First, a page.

Sichuan Greens

sichuan greens

I wrote last month about glossy teas; teas with a polished appearance, mostly from Japan. I also mentioned a pea-green variety from Sichuan’s Emei mountain range [峨眉山] called Bamboo Leaf Tea [竹叶青茶].

Now, let’s be honest. Sichuan is less famous for growing tea than it is for pandas, bamboo and spicy snacks. Were Sichuan and tea are ever connected in people’s minds, it is the tea houses and the tea-drinking culture that stand out rather than native varieties of leaf.

Possibly that is just how Sichuan people like it. Local tea is often the first choice for people drinking in Chengdu tea houses. No Long Jing. And there isn’t one pan-Sichuan green tea favourite like Snow Beer (don’t ask me why that’s a 79 percent favourite in the southwest). Local here means city-by-city local.

Yet, Bamboo Leaf tea is still as famous as Sichuan tea gets. And, with some branding behind it, it may yet earn that “pin-up” status.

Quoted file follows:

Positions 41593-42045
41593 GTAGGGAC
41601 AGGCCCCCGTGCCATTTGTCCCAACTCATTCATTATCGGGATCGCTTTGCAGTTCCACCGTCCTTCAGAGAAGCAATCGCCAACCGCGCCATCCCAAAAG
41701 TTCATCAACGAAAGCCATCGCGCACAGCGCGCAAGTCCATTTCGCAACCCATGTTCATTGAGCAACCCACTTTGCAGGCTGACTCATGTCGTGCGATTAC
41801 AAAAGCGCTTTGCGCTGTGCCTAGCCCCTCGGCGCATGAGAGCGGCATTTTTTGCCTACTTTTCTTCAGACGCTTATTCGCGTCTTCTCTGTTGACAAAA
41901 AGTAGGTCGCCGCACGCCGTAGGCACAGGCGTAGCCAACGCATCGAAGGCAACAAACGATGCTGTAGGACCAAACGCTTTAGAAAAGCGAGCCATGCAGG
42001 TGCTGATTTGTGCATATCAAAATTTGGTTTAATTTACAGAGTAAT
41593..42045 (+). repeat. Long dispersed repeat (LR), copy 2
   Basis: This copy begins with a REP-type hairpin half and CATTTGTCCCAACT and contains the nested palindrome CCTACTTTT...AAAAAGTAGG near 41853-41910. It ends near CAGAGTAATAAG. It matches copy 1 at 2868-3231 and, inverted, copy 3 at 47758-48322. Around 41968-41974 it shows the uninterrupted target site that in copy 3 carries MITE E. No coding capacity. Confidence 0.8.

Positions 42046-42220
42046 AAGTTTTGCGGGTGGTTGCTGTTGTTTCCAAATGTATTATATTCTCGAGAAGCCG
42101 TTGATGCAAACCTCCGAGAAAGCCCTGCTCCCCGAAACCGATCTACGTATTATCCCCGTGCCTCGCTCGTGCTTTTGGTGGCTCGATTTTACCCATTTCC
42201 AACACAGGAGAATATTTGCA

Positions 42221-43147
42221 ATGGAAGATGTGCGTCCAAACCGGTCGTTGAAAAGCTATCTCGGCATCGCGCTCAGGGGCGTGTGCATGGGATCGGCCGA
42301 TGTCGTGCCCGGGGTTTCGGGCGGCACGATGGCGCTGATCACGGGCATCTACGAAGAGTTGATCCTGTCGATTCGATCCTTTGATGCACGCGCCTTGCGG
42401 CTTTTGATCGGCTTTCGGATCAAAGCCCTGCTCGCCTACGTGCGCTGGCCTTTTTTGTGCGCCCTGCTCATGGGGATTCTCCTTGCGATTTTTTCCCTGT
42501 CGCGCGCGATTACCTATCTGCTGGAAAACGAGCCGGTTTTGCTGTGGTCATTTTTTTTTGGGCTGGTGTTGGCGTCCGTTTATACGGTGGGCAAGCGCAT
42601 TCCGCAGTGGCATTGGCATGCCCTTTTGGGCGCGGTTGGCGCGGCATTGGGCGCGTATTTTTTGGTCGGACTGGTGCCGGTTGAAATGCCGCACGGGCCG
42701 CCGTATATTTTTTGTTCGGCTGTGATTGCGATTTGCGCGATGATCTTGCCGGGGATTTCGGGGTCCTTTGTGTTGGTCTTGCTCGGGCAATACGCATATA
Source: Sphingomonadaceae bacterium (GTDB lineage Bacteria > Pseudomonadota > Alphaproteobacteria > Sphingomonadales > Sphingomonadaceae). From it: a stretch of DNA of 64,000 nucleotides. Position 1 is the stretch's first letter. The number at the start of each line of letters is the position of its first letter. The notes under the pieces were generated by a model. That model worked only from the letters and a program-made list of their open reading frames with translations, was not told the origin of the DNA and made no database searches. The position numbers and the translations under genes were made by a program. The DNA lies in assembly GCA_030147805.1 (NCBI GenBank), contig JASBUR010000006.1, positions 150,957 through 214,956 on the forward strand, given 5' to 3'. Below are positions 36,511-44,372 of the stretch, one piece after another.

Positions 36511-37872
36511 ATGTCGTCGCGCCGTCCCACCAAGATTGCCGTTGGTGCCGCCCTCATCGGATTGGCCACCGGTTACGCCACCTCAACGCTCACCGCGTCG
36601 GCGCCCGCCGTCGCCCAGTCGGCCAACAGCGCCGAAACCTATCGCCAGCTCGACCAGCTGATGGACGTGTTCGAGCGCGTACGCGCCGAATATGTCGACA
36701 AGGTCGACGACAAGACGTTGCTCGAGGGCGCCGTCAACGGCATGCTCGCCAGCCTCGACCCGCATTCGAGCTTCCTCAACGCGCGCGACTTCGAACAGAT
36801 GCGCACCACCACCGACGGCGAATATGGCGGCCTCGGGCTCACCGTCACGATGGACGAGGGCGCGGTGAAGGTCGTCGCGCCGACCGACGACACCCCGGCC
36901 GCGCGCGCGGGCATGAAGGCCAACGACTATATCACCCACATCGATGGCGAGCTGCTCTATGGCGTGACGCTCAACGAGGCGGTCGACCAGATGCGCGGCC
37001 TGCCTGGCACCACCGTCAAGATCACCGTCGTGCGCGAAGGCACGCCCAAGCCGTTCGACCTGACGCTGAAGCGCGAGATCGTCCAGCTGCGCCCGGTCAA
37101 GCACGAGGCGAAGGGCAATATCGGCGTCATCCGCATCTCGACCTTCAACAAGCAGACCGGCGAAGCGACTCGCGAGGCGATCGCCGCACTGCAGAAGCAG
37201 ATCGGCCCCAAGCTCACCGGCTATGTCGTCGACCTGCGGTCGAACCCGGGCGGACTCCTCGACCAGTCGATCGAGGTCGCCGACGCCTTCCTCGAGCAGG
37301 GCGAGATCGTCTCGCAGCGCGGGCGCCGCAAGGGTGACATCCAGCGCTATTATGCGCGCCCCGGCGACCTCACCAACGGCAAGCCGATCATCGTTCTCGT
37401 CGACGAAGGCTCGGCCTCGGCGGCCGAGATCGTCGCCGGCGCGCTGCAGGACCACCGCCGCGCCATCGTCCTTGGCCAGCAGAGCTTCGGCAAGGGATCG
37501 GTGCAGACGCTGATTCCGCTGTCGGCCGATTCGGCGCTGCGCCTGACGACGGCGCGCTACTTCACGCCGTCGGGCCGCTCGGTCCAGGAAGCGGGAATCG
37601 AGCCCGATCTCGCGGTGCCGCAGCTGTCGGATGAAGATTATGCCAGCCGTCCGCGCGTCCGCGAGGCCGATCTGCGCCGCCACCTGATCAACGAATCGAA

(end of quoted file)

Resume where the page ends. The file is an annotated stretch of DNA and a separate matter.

Did I mention how photogenic this tea is? Like the crispy carapace of an M&M.

Yes. I mentioned it. And I have actually come to know this luxurious tea pretty well. It was my main drinker right through the hot summer of 2016. Almost every day, I opened a flat green sachet, spilling those beads into my glass.

I enjoyed it, of course. But the sensation of drinking even those freshest of leaves somehow always paled against the expectation.

It all came back when tasting a sample again this summer. We were passing through Chongqing; my new favourite place; and I drank a cup in a (big chain) tea shop in the centre of the city. Same feelings of enjoyment and same (slight) disappointment.

Yet, there was another tea on the shelf, described by the seller as “famous in Chongqing”; a tea called Xiu Ya [秀芽茶]. Its leaves were matt and thin, like long thin pine needles, a complete contrast with the green lozenges beside them. This “elegant bud” tea is pan-fired rather than steamed.

This was the tea I bought, the one I’m drinking now.

It strongly reminds me of some I bought on Nanjing’s Yunjin Lu in 2013. On that day, the Fujianese seller told me that the cheap Sichuan green tea from his freezer lacked in fragrance but made up for it with “pretty good mouth-taste”. It was very similar to this Xiu Ya Tea. It’s often struck me since that ‘mouth taste’ [口感] is probably my biggest priority in a green.

This tea has a wonderful biscuity quality in the first cup, with loads of umami in the next few. Scolded or neglected, it never responds insolently. A perfect companion for summer. The better Sichuan green, in my subjective opinion.